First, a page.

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back to index backGLOBALtalk June,  2005


Many Expatriates, Many Voices: A Look Beyond the Assignees

It is not a secret that employees are but only one factor in the decision to take an assignment—it affects the entire family. But who should assume the responsibility to help ensure that employees are consulting their spouses/partners before making a final decision? Should a company assist an employee's spouse/partner with finding a job at the assignment location and making friends in their new community? How involved should a company become?

Many Expatriates, Many Voices: Accompanying Spouses and Partners Relocating to the USA,” is a new study commissioned by Prudential Relocation, and conducted by the Interchange Institute. It is the second installment of a five-year research project investigating the impact of international mobility on expatriate families. According to this study, all of the questions asked above are valid; however, their answers will ultimately affect the success of an international assignment.

Why Was the Study Commissioned?

Many Expatriates, Many Voices” examines the factors that influence a spouse's adjustment when moving to the United States (U.S.) from another country. The goal is to identify what affects the spouse's/partner's deeper adjustment, which in turn affects the assignee's overall satisfaction and productivity with the assignment. The secondary goal is to examine the effectiveness of the different services that expatriates may need to help them adjust to life in the U.S.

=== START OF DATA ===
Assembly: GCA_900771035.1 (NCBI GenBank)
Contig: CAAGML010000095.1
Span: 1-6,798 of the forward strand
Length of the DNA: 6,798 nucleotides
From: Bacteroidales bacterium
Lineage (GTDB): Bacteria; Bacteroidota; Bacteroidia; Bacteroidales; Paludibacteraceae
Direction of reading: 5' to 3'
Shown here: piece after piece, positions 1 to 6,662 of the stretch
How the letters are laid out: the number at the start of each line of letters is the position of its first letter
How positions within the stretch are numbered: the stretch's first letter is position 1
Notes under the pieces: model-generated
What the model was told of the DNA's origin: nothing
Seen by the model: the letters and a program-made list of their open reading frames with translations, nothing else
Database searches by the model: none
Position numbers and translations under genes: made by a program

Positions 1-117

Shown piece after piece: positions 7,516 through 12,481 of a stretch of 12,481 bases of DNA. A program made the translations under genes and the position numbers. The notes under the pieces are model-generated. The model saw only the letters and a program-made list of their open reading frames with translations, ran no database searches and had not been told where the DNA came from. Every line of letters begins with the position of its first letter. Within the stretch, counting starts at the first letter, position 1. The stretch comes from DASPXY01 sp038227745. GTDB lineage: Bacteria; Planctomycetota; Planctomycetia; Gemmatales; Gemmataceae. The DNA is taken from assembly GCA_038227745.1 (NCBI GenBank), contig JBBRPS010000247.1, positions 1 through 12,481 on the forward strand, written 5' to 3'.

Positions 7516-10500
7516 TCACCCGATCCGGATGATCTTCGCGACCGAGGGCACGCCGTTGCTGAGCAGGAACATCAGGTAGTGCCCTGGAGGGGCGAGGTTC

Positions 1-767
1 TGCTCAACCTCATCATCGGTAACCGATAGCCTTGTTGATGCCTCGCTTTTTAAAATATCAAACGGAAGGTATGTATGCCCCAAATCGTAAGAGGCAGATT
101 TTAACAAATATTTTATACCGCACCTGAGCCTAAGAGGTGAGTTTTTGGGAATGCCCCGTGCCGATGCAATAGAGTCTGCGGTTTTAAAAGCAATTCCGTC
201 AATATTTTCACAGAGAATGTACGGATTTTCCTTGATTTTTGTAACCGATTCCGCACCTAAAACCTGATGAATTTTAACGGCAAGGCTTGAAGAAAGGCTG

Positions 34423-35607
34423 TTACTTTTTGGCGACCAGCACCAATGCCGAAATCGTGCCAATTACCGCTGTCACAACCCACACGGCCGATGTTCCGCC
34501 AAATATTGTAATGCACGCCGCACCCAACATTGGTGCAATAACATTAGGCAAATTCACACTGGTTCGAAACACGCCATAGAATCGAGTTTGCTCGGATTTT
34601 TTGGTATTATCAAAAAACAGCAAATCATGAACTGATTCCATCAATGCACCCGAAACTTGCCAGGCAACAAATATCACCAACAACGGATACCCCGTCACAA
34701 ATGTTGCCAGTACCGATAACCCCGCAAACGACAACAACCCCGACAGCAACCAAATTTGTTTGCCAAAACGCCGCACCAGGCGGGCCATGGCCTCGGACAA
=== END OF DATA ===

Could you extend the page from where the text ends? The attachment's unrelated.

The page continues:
The results of this survey point to the need for human resources managers to play a role in the employee's family life to some extent before an international relocation. This, of course, is a new role and one that must be played very carefully,” said Margery Marshall, President, Prudential Relocation. No one wants to be intrusive in an employee's life and marriage, but the prevailing finding from our research is that most families appreciate—indeed, demand—a company's concerns and involvement when they make an international move.”

Participants in the study represent a broad range of nations, including Argentina, Australia, Belgium, Brazil, Canada, Colombia, Czech Republic, Denmark, Ecuador, France, Germany, Hungary, India, Indonesia, Italy, Jamaica, Mexico, the Netherlands, New Zealand, Peru, Russia, Spain, Sweden, Switzerland, the United Kingdom, and Venezuela. The report includes not only the study's findings, but recommendations for the employee's sponsoring organization and accompanying spouses as well.

The Productivity Effect

Thirty percent of the study participants described their overall expatriate experience as mixed” or worse. This number was high enough to warrant research identifying some of the causes. Uncovered was the fact that assignee job satisfaction and productivity is directly affected by their spouse's experience while on international assignment. Productivity at work improves, which includes loyalty to the employer, improved job satisfaction, decreased absenteeism, and overall enjoyment of work and peers.

The study considered that the spouse's assignment experience does not begin upon arrival in the new country. Instead, it begins in the home country during the decision-making process. Of the study's participants, only 30.7% were consulted during the pre-move decision-making process. Yet, employees on international assignments have significantly better work experiences when their accompanying spouses or partners are involved in the decision making process and received services to assist them with adjusting to the new country and its culture. It is, therefore, suggested that spouses/partners take an active role in the planning and decision-making process for an international move, including inviting them to participate in pre-move discussions and training.

Full Support